Finalist Siobhan Magnus was eliminated tonight on AMERICAN IDOL after she received the fewest of America’s 33 million votes. On Tuesday’s performance show, the Top 6 performed the music of Shania Twain, and Magnus, 20, from Cape Cod, MA, sang “Any Man of Mine.” The IDOL stage also rocked tonight with performances by Lady Antebellum, Sons of Sylvia and Shakira and Rascal Flatts.
On Tuesday, May 4 (8:00-9:00 PM ET live/PT tape-delayed), Harry Connick Jr. will appear as a guest mentor and help the Top 5 finalists – Crystal Bowersox, Lee DeWyze, Casey James, Aaron Kelly and Michael Lynche – prepare to sing the songs of music legend Frank Sinatra. Connick Jr. will be the first IDOL mentor to arrange the songs, write the orchestrations for the contestants and perform.
Tune in the following night, Wednesday, May 5 (9:00-10:00 PM ET live/PT tape-delayed), for a special performance by Harry Connick Jr. and to see pop superstar Lady Gaga perform her latest smash hit, “Alejandro,” as well as to find out who receives enough votes to stay in the competition and who is sent home.
Over the past two decades, Harry Connick Jr. has proven to be among the world’s most successful and multi-talented artists. While he first reached a mass audience as a pianist, singer and bandleader, his subsequent successes in film, television and theater have secured his place in the public eye as a renaissance man and a versatile entertainer, garnering him three Grammy Awards and an Emmy Award, as well as two Tony Award nominations. He has recorded 24 albums, which have sold more than 25 million copies, and is ranked among the top bestselling male artists in the U.S. by the Recording Industry Association of America. His most recent album, “Your Songs,” features Connick’s take on 14 classic popular songs. His film credits include “Memphis Belle,” “Little Man Tate,” “Copycat,” “Independence Day,” “Hope Floats,” “P.S., I Love You” and “Living Proof.” Connick’s Broadway debut in “The Pajama Game” earned him a Tony nomination, and he returns to the stage this July for 11 nights in “Harry Connick Jr. in Concert on Broadway.”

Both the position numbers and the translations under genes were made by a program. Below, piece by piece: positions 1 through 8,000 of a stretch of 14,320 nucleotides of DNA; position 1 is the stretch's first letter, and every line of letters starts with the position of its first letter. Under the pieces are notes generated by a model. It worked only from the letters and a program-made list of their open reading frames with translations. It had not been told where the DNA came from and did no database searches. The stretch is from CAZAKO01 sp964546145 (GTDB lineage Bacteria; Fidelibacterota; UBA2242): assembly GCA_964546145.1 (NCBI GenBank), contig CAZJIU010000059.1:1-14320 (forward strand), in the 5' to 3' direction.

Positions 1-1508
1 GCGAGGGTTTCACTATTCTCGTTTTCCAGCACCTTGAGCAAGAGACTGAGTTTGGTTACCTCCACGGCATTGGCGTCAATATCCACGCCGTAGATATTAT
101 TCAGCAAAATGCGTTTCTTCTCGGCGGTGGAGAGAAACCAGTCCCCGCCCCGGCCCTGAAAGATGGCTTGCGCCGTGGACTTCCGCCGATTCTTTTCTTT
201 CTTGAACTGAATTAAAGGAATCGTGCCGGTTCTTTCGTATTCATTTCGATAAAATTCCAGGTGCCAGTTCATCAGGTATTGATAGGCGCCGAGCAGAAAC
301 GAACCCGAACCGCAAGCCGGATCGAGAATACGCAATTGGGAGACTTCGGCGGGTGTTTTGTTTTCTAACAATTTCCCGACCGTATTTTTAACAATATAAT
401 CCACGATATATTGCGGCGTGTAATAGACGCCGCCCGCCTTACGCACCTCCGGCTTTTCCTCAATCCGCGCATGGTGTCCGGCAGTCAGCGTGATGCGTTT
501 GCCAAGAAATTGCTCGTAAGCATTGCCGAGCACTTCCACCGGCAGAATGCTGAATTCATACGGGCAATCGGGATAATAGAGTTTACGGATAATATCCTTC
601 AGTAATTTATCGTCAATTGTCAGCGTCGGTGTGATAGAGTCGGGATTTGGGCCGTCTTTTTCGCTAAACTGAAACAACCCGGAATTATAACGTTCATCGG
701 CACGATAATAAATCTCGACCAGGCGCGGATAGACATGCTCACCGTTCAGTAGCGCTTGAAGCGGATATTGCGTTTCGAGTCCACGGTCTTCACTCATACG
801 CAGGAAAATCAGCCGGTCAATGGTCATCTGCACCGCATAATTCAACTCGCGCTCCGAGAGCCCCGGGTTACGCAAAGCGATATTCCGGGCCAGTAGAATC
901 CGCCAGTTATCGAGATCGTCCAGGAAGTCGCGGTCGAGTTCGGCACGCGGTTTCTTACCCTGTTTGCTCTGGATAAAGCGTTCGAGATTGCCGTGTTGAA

Frank Sinatra, long acclaimed as the world’s greatest performer of popular music, is the artist who set the standard for all others to follow. Sinatra was, of course, more than a singer – he was an actor, recording artist, cabaret and concert star, radio and television personality and, on occasion, producer, director and conductor.
A beloved entertainer for six decades, Sinatra’s achievements earned him three Oscars, two Golden Globes, 10 personal Grammys (and a total of 21 including those for his albums), an Emmy, a Cecile B. DeMille Award, a Peabody and he was recognized at the Kennedy Center Honors in 1983. A generous charitable contributor, one of his most prestigious awards was the Jean Hersholt Humanitarian Award from the Academy of Motion Picture Arts and Sciences in 1971. In the U.S., Sinatra was also awarded the Presidential Medal of Honor and the Congressional Gold Medal (Congress’ highest civilian award).
Frank Sinatra Enterprises (FSE)
Frank Sinatra Enterprises (FSE) is a joint venture between the Sinatra family and Warner Music Group (NYSE: WMG). FSE owns Sinatra’s recordings from the Reprise era as well as a treasure trove of films, television specials and unreleased footage, photos and audio recordings, which collectively represent one of the foremost bodies of artistic work of the modern era. FSE also owns and manages Sinatra’s name and likeness rights and represents the artist’s rights to the Columbia and Capitol catalogues. FSE pursues innovative new product and venture opportunities with respect to the legendary entertainer’s name and likeness, as well as Sinatra’s audio and visual recordings. Please visit sinatra.com for all things Frank Sinatra.